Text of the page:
I jotted this thought down awhile ago to remind myself that to be open to change requires of me a willingness to unlearn.  It requires of me a liquidness of my mind, body, and soul to be open to a process that may not be comfortable.  It may ask of me to dispose of patterns and styles of relating that may no longer be serving me. We get comfortable, I think, in patterns.  In systems.  In structures.  They give us a sense of security and safety, albeit a false sense, but a sense none the less that we are safe.  That we are secure.  Although systems and structures in and of themselves are not bad things.  If we use them to create for ourselves an inner security and an inner safety, we are placing a whole lot weight on something that could be taken out from under us in any given minute.  Leaving us susceptible.

Change is hard.  Particularly the internal kind.  The kind that requires of us an internal look at ourselves.  A journey most won’t, or refuse to take.  A journey that often requires of us a process of unlearning.  A stripping down of the old to make room for the new.  A journey that grounds us in the only way ground can be found, internally.  A journey that strips us down to the raw essence of understanding who we are.  When a person can do that kind of work, the true and hard work of essence, then, and only then, will a person have wings to fly.  Our wings are no longer clipped, or dependent upon things or people to define us, or create a false illusion of safety.  Like the hawk that soars above, we too shall soar.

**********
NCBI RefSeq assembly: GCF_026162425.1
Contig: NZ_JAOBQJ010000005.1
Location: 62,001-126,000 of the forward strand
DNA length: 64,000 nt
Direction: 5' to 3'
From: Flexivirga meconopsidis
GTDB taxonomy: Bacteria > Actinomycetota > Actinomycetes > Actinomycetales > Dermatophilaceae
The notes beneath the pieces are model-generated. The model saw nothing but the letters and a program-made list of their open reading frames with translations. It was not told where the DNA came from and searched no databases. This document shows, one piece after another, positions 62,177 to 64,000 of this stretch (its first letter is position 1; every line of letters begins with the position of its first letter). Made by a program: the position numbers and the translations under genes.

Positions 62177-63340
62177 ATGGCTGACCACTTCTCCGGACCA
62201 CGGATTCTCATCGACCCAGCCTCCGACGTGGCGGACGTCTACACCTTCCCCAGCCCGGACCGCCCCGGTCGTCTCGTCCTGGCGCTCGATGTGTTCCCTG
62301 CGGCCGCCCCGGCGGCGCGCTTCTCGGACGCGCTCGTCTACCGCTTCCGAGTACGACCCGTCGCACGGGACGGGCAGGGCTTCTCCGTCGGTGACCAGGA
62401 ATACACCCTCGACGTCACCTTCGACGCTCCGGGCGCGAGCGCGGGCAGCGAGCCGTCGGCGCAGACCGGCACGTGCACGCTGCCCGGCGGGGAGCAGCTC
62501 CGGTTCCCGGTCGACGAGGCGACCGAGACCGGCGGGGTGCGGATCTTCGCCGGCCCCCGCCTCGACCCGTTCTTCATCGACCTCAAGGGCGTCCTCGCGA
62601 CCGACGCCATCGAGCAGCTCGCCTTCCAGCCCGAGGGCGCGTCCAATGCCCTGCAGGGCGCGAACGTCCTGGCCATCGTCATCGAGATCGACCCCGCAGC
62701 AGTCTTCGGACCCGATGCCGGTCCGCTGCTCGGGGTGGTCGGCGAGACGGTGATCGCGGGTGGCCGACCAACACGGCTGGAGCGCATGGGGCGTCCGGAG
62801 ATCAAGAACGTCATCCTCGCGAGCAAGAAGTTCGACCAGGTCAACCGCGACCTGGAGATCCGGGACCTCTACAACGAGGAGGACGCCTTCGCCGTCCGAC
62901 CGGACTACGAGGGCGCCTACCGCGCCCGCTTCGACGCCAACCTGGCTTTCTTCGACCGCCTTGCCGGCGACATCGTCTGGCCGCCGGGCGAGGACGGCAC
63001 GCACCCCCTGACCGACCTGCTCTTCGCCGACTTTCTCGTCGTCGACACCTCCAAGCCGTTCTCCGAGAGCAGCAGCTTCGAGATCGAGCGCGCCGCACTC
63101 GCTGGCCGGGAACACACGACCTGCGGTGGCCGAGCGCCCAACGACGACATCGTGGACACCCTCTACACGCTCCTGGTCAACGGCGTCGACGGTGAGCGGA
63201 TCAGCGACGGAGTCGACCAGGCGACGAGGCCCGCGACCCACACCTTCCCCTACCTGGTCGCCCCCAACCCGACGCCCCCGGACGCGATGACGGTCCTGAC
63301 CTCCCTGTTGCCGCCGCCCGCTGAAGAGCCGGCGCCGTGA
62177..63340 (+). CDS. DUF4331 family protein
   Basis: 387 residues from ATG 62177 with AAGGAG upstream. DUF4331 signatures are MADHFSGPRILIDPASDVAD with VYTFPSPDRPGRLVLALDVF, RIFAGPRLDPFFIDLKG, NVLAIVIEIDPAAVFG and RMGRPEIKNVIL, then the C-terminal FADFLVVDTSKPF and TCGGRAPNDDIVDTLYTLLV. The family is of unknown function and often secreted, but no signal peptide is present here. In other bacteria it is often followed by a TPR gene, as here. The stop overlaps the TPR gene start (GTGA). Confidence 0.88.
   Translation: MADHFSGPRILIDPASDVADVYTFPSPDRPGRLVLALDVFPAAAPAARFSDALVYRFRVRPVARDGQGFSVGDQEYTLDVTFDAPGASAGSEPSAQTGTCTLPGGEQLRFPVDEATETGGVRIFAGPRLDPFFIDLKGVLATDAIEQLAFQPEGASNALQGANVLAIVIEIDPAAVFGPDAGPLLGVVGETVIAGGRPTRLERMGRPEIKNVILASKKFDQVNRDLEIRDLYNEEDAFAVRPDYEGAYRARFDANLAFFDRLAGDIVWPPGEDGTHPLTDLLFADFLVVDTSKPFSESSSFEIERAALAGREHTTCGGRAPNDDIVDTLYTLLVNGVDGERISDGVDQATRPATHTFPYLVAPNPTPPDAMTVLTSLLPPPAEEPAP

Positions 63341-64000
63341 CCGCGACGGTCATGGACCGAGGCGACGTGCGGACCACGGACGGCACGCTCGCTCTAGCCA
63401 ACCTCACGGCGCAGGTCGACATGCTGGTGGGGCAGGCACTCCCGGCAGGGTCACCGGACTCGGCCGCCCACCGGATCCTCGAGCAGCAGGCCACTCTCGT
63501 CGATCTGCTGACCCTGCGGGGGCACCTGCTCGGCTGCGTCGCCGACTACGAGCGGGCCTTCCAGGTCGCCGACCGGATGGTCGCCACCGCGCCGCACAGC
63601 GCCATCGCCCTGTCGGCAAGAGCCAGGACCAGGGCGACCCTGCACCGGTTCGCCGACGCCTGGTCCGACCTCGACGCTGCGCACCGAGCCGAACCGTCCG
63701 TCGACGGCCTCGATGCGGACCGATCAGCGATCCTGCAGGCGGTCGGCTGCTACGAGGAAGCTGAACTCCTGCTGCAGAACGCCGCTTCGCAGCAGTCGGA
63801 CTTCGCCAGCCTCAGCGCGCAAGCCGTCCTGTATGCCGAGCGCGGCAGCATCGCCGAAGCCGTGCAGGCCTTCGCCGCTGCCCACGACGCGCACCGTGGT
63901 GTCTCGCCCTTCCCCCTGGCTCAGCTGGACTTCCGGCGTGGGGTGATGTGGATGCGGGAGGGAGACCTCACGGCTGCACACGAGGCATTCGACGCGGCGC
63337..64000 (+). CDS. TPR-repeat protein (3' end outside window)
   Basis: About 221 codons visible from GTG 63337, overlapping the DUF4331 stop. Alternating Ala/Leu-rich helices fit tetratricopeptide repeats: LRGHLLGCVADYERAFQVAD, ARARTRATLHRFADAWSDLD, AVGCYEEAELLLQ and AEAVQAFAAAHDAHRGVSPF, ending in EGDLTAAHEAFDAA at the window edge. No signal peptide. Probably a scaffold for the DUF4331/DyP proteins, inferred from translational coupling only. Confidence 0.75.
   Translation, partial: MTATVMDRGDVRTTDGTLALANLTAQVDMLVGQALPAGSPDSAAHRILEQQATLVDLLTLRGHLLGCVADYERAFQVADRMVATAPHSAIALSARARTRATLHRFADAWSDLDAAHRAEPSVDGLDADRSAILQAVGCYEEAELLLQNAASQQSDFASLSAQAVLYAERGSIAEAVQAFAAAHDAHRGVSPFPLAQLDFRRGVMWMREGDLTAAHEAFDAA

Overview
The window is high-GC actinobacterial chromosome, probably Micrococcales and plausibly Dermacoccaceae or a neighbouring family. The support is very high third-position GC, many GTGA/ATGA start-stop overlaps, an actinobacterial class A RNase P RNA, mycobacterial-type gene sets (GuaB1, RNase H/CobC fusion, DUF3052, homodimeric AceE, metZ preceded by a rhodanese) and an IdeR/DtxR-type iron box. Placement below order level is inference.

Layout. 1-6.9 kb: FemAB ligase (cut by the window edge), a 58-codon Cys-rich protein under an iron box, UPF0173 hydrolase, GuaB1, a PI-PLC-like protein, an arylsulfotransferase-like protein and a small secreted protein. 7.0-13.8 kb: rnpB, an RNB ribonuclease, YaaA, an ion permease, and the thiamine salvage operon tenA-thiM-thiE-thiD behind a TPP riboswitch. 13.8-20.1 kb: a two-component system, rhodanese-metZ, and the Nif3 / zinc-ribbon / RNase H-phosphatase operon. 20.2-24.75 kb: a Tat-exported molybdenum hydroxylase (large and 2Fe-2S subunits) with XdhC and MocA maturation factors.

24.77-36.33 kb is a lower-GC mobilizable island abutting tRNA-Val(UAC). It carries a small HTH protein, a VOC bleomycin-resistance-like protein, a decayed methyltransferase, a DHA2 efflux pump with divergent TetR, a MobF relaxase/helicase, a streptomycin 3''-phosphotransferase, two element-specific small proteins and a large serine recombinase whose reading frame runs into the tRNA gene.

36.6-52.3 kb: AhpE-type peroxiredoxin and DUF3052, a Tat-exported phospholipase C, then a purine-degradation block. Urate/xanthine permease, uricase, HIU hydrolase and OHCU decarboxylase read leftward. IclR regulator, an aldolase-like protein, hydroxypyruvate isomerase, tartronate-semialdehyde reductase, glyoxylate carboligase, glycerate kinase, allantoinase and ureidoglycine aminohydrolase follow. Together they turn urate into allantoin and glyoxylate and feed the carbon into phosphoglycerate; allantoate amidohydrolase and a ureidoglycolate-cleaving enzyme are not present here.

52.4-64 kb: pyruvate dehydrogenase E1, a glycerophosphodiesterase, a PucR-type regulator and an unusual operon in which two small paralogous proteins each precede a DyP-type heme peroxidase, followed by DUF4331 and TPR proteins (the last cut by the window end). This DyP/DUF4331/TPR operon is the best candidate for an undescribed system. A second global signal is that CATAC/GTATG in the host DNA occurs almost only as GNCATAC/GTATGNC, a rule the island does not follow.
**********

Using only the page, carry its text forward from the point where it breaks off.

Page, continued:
A life truly lived constantly burns away veils of illusion, burns away what is no longer relevant, gradually reveals our essence, until, at last, we are strong enough to stand in our naked truth.

Marion Woodman


The risk to stand in our own naked truth is a great one indeed.  But what choice is there if authenticity is your goal?  And if truth is the foundation from which you structure your life?

To stand in our full essence is a work in process I think.  And a hard one at that.  For some, the naked truth is too much.  They simply do not want to do the hard work of burning away the veils of illusion they have created for themselves, confusing illusion, with truth.  Confusing illusion with safety.  Perhaps thinking that if they stripped down their illusions they would no longer be on safe ground.  Perhaps not aware enough, or honest enough with themselves to know they have used counterfeits to be and feel safe.

For some, it is the journey to stand in our naked truth that is our life’s journey.  Counterfeits are not acceptable.  The risk of staying safe inside a self-created illusion more of a  deadening to the soul, not an awakening to life and a life that is “truly lived.”